Chemical weapons remain a threat to the world
“The sight that met my eyes was horror itself (…) Human beings in their death struggles trying to drag themselves away on all-fours, madly tearing their clothes off their bodies. Rasping, wheezing gasps of breath spoke of torture beyond measures. Lips were blue. The white of men´s eyes were blue. The corners of their mouth were frothed with yellow foam…” This is an excerpt from the testimony of Max Wild, a German officer who witnessed the first large-scale use of chemical weapons in 1915, during the First World War. Chemical weapons killed more than 100.000 people and injured more than a million in this conflict.
A century later, most of the world has learned from this tragic past. On April this year, we marked the 25th anniversary of the entry into force of the Convention on the Prohibition of the Development, Production, Stockpiling and Use of Chemical Weapons and on their Destruction (CWC). Since it entered into force in 1997, 99% of the world’s declared chemical weapons stocks have been verifiably destroyed under the control of the Organisation for the Prohibition of Chemical Weapons (OPCW). However, despite the tangible progress, the re-emergence of use of chemical weapons is one of the most serious threats to international peace and security.
“Despite the progress made, we are still witness to the horrific consequences of these heinous weapons. In Syria, they have caused hundreds of victims, including children”, said HR/VP Josep Borrell in a statement on the occasion. “In August 2020, a military grade nerve agent “Novichok” was used in the assassination attempt on the Russian opposition politician Alexei Navalny in the territory of the Russian Federation. Chemical weapons have also been used in Malaysia in 2017 to assassinate Kim Jeung-On’s half-brother Kim Jeung-Nam, and in the United Kingdom in 2018 in the attempted assassination of Sergei and Yulia Skripal, which resulted in the death of a British citizen".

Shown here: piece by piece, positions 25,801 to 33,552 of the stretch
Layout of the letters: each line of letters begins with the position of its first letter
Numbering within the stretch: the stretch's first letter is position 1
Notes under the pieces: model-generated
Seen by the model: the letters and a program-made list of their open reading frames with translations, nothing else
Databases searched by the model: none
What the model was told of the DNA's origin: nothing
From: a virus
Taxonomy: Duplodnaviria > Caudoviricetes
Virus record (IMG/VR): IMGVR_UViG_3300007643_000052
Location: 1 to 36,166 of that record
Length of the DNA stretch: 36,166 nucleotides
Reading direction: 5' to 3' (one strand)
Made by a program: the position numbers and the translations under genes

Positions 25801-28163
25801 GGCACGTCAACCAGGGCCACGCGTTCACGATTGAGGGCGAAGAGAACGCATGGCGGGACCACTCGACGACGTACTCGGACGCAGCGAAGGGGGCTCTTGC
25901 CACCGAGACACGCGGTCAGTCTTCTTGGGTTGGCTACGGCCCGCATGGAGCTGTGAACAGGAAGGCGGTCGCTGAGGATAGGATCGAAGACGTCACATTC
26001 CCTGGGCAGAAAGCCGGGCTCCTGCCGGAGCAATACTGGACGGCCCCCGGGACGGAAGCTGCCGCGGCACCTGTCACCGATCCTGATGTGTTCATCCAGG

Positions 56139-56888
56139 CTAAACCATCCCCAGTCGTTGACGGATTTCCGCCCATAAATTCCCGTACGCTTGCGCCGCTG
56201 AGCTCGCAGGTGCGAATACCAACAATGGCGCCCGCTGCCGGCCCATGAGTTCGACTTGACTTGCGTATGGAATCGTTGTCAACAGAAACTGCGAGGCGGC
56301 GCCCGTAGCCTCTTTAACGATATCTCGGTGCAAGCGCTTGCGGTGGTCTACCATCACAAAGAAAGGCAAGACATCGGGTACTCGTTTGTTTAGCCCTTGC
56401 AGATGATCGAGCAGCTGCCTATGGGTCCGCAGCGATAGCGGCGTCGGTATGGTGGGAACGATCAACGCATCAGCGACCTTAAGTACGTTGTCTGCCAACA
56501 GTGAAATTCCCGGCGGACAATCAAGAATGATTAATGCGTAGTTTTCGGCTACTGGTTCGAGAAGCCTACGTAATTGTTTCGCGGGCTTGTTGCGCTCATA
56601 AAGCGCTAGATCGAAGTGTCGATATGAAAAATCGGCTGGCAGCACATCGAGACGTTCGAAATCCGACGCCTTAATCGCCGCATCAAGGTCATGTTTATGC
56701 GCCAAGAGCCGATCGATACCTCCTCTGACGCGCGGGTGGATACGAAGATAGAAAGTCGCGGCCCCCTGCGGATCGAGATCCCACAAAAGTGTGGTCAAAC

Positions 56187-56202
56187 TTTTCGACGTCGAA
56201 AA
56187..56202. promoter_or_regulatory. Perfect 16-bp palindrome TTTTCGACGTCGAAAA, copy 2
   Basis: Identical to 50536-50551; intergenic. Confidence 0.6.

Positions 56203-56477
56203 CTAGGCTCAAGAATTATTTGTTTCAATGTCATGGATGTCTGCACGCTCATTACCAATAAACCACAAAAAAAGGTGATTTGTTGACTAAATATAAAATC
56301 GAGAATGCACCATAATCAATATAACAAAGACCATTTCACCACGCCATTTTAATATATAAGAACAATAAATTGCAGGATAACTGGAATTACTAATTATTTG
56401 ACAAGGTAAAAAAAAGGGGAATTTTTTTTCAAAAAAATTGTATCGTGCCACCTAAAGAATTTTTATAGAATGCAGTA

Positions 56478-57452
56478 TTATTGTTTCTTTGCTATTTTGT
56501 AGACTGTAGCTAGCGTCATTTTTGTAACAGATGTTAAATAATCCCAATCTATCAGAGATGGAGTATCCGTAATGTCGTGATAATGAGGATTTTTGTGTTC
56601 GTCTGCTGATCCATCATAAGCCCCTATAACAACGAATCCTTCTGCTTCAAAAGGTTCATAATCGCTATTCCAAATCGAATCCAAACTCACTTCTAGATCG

Saeid Sadeghi, an Iranian photojournalist and war correspondent, was covering events from the Iran-Iraq War (1980-1988), when he witnessed the heinous chemical gas attacks that took place on Halabja (Iraqi Kurdistan) on 16th March, 1988. Another black page of history, along with other names such as Ieper (Belgium), Sardasht (Iran), or more recently Ghouta (Syria). On the 28th anniversary of the attacks, he shared his terrifying memories in this interview with the Tehran Peace Museum: “I saw for myself what chemical weapons could do: the blisters, the burning skin just peeling off the soldiers’ bodies and I watched some soldiers die a slow and agonizing death”.
The EU supports collective efforts against impunity for perpetrators of chemical attacks through the International Partnership against Impunity for the Use of Chemical Weapons. Under its regime of restrictive measures dedicated to fighting the proliferation and use of chemical weapons and their precursors, the EU has imposed restrictive measures on persons and entities in Russia linked to the Salisbury attack against Sergei and Yulia Skripal in 2018 and the poisoning of Alexei Navalny in 2020. In Syria, the EU has imposed restrictive measures on entities and persons responsible for development and use of chemical weapons, in particular for the attacks that took place in August 2013 in Ghouta, March 2017 in Ltamenah and 2018 in Douma.